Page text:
It’s not mandatory to be a doctor to figure out that smoking cigarettes is not an efficient way to take care of your health, nor will it make you develop the superpower of opening your pickle jars with the power of the mind.
If you want a sure recipe for developing lung cancer, smoking for years is the best way. But even so, the majority of lifelong smokers still don’t get that type of cancer, which has been a mystery for medical researchers for many years.
We could blame it on genetics
According to a new study that ScienceAlert.com tells us about, scientists might finally know why the majority of smokers don’t ever develop lung cancer. The new research analyzed the bronchi of 14 nonsmokers and 19 light, moderate, and very active smokers. Cells from the lungs were sequenced to see what was happening in their genomes. The research found that genetics might have a contribution to the situation, making some smokers not deal with lung cancer. The cells that line the lungs of these individuals show signs of having fewer chances of mutating over time.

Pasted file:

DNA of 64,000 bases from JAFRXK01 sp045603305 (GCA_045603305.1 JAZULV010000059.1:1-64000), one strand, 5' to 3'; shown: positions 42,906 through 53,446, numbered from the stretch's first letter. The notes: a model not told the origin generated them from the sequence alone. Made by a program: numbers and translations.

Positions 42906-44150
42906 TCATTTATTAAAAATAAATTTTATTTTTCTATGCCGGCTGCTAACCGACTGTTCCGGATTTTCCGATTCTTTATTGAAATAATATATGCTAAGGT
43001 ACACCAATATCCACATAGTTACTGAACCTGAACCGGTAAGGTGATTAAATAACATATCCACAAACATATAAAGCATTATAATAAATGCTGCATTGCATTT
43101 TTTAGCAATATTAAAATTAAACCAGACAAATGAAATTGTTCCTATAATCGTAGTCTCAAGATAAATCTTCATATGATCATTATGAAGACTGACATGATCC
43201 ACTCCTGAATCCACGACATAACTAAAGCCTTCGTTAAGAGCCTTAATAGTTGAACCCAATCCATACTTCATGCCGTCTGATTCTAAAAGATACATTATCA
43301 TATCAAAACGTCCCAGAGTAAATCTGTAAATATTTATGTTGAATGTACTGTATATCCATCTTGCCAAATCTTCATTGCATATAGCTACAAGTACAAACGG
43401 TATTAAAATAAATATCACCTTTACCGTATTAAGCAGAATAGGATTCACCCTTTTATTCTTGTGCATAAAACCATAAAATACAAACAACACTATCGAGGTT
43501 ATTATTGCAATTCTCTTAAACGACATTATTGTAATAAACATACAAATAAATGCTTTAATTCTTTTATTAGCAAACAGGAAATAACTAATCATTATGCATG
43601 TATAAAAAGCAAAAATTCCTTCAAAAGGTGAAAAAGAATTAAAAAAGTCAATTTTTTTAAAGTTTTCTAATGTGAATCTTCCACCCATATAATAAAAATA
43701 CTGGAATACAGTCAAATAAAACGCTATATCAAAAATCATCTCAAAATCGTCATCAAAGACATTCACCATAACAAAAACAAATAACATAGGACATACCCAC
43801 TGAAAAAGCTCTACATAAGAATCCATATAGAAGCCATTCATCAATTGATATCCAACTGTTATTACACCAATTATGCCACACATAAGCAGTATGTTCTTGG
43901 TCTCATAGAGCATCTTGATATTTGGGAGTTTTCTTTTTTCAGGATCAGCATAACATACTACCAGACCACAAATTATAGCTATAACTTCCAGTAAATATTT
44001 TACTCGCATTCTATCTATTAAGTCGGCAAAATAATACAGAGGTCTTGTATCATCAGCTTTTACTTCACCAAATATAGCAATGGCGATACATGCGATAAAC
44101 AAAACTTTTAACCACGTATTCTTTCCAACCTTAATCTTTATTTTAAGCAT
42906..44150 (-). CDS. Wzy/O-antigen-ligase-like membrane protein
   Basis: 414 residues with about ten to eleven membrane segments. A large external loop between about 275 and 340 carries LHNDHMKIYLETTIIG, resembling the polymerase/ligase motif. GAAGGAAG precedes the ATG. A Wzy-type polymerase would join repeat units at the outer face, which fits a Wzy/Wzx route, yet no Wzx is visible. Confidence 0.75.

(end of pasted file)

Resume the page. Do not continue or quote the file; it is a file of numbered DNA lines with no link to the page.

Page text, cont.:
Last but not least, the study suggests that repair genes from the DNA are more implicated for those smokers who don’t get lung cancer.
Simon Spivack, an epidemiologist and pulmonologist at the Albert Einstein College of Medicine, explained:
The heaviest smokers did not have the highest mutation burden,
Our data suggest that these individuals may have survived for so long in spite of their heavy smoking because they managed to suppress further mutation accumulation. This leveling off of mutations could stem from these people having very proficient systems for repairing DNA damage or detoxifying cigarette smoke.
The new research was published in Nature.